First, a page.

Boat Inspections become mandatory in Manitoba

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BOATERS REMINDED STOPPING IS REQUIRED
AT MANITOBA INSPECTION STATIONS

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Travel Authorization May Be Required
To Get Boat to Winter Storage

Manitoba boaters and anyone transporting any watercraft in the province are required by law to pull over and stop at aquatic invasive species (AIS) inspection stations, Sustainable Development Minister Cathy Cox said today.

“As we near the end of open water season, we ask that Manitobans take extra precaution to ensure they are not transporting aquatic invasive species when moving watercrafts,” said Cox.  “The best and most effective measures to reduce the spread of AIS come from Manitobans taking action to clean, drain and dry their watercraft and other vessels, and dispose of water and bait in a way that does not move unwanted invasive species to another water body.”

It is illegal to possess or transport aquatic invasive species such as zebra mussels in Manitoba.  Zebra mussels have been found in Lake Winnipeg, the Red River and Cedar Lake north of Lake Winnipegosis.

Highway inspection stations were recently set up at Grand Rapids, Eriksdale, Swan River, The Pas and the RM of St. Clements.  There is also an inspection station with a decontamination unit at Selkirk Park boat launch and an inspection station, but no decontamination unit, at the St. Vital Park boat launch.

Everyone is required to do their part and ensure that before removing any watercraft from the shore of the water body they:
• inspect watercraft and water-related equipment;
• clean and remove any aquatic plants and AIS from the watercraft, trailer and all water-related equipment;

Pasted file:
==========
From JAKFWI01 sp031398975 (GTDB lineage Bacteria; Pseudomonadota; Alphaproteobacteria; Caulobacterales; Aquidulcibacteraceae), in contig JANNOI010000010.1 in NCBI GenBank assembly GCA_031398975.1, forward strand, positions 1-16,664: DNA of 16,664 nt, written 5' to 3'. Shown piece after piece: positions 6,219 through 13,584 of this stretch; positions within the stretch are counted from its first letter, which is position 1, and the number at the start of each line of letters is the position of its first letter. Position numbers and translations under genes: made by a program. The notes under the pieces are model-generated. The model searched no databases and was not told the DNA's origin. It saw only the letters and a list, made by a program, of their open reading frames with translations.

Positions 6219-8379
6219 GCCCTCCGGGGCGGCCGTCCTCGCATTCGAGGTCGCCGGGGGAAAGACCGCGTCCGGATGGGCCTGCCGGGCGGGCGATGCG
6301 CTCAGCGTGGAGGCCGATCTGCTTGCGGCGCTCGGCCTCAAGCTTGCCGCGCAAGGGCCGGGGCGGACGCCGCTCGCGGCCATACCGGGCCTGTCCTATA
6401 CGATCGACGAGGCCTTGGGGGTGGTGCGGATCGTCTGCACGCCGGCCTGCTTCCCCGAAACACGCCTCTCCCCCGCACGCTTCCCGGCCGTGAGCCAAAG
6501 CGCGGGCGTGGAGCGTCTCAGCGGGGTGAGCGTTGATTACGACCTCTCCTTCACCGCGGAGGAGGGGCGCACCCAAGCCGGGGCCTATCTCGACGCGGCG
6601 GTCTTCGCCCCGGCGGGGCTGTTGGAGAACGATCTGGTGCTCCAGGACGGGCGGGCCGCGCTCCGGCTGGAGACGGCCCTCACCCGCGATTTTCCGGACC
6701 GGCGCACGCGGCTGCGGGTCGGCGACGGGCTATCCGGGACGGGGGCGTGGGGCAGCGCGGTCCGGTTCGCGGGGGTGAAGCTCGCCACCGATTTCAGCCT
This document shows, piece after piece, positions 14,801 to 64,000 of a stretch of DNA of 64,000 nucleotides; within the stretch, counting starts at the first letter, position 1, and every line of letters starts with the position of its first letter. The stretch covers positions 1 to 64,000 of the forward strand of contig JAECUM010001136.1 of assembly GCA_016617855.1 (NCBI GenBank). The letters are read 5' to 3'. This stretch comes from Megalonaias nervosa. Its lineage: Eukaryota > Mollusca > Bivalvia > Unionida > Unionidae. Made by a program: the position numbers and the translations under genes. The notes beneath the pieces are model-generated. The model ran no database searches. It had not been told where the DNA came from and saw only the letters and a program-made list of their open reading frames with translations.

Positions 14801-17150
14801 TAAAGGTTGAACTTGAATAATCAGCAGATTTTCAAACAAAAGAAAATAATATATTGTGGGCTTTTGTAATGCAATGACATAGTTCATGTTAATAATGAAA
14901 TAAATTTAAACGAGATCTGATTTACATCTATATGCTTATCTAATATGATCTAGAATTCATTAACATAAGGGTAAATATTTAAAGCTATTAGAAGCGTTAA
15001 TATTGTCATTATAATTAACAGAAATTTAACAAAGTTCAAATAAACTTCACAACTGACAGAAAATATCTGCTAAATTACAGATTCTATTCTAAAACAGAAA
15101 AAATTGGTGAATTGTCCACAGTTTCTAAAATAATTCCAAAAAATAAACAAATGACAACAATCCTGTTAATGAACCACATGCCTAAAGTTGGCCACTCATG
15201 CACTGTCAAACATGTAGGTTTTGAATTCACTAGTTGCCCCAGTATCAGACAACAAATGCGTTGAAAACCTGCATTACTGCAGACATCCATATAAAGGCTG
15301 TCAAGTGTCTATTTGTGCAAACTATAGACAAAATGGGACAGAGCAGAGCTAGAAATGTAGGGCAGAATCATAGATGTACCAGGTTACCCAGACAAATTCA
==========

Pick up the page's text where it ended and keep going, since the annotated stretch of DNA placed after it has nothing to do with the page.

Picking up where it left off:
• drain all water from the watercraft including motor, bilge, bait buckets and any compartments; and
• completely dry all water-related equipment and any hard-to-drain compartments that have contacted the water before it is used in any other body of water.

The province recognizes that as people prepare to move their boats to winter storage it may not be possible to find or remove all zebra mussels before leaving the shore.  In that situation, a transportation authorization can be requested, which will allow the movement of a watercraft that may contain AIS.

Extra measures are required for control zones which are areas where AIS have been found or expected to be spread.  All water-related craft or equipment leaving a control zone water body must be decontaminated before being placed into another water body.  Also, before leaving a control zone, all live bait must be disposed of in the trash.

When transporting watercraft on land, remember the drain plug and all other valves or other devices used to drain water must be removed or left open.  It is the law in Manitoba to clean, drain, dry and dispose.

Boaters can get more information on how to obtain a transportation authorization or to find when the watercraft inspection program is operating by visiting www.manitoba.ca/stopais.

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Don Lamont - The Complete Angler Don Lamont has been a full time professional angler for 34 years, hosting and producing the award winning “The Complete Angler” television series for fifteen of those. Don has received several awards for his commitment to public education and the future of recreational fishing in Canada. Those include a 2000 Canadian Recreational Fisheries Award for his work with Manitoba’s Urban Angling Partnership. In 2003 he received a Manitoba Tourism Award for his promotion of Manitoba and western Canada. In 2004 he was a finalist at the Tourism Industry Association of Canada National Award for Tourism Excellence, presented by The Globe and Mail. Don has been a regular fishing columnist in the Winnipeg Free Press since 1992 and is currently editor of Hooked Magazine.

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